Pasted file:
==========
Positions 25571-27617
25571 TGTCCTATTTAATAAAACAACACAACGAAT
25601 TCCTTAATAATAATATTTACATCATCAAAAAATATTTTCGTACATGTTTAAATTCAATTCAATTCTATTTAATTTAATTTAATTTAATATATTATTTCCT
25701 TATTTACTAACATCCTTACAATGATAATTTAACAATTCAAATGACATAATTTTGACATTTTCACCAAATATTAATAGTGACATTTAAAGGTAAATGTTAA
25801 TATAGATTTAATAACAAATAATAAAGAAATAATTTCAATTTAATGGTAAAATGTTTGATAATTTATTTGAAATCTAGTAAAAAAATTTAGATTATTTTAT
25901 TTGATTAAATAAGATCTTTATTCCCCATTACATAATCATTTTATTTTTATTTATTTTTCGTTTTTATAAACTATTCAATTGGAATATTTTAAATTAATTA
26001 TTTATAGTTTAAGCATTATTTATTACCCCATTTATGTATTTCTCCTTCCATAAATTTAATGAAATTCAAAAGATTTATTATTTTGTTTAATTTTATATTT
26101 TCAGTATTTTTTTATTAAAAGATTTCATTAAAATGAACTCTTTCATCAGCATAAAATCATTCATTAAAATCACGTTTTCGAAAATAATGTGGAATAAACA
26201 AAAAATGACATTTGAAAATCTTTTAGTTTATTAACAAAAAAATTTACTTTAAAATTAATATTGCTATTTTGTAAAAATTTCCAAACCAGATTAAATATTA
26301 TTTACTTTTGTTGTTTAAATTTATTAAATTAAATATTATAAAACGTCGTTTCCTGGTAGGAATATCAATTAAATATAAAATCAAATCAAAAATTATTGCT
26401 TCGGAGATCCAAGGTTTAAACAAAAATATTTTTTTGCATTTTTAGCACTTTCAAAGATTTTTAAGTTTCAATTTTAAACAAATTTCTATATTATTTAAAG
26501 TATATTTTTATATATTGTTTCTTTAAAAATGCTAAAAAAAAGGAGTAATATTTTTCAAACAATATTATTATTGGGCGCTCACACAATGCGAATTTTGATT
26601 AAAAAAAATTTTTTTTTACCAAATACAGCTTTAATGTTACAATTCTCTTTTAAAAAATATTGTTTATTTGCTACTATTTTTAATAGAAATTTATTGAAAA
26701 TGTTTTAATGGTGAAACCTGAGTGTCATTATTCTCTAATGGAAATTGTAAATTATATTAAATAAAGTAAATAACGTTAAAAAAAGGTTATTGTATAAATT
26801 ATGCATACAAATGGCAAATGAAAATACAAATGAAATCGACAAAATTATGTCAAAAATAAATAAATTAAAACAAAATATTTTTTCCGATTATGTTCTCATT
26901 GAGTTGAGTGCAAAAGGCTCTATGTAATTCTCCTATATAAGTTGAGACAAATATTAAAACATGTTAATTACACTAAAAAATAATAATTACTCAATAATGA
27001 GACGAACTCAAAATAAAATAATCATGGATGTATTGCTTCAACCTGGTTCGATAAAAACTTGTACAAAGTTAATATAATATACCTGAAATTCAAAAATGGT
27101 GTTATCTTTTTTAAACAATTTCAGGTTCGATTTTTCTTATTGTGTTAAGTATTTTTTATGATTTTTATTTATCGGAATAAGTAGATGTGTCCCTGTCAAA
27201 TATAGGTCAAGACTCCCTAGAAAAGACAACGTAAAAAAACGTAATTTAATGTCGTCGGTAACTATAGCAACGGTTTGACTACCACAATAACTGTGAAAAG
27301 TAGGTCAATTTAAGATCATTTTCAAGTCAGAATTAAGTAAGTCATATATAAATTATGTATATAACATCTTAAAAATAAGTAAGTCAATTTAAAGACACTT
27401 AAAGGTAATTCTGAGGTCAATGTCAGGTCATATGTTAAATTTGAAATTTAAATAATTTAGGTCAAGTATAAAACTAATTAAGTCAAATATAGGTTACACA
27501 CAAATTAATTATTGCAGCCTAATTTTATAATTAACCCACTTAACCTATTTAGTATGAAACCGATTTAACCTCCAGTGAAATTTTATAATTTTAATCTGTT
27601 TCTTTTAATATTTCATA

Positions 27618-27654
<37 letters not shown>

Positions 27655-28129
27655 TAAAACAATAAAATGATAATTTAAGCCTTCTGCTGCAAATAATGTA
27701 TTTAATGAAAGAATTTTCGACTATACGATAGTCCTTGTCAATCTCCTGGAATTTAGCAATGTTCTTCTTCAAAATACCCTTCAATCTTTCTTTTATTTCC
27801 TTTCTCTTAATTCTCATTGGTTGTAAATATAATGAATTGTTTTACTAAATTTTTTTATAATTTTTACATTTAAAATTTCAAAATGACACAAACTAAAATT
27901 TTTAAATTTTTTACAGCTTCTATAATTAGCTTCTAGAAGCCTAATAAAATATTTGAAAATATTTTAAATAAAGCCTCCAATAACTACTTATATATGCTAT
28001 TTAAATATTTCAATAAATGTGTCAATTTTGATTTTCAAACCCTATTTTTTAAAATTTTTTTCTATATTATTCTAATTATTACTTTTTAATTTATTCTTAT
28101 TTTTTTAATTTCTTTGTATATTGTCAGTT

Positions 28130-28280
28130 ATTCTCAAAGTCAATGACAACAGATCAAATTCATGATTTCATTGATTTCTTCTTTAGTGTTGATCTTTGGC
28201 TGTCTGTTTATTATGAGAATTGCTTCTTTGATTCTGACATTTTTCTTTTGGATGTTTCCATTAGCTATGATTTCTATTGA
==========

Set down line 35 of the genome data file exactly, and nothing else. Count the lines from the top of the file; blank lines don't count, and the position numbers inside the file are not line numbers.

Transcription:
28201 TGTCTGTTTATTATGAGAATTGCTTCTTTGATTCTGACATTTTTCTTTTGGATGTTTCCATTAGCTATGATTTCTATTGA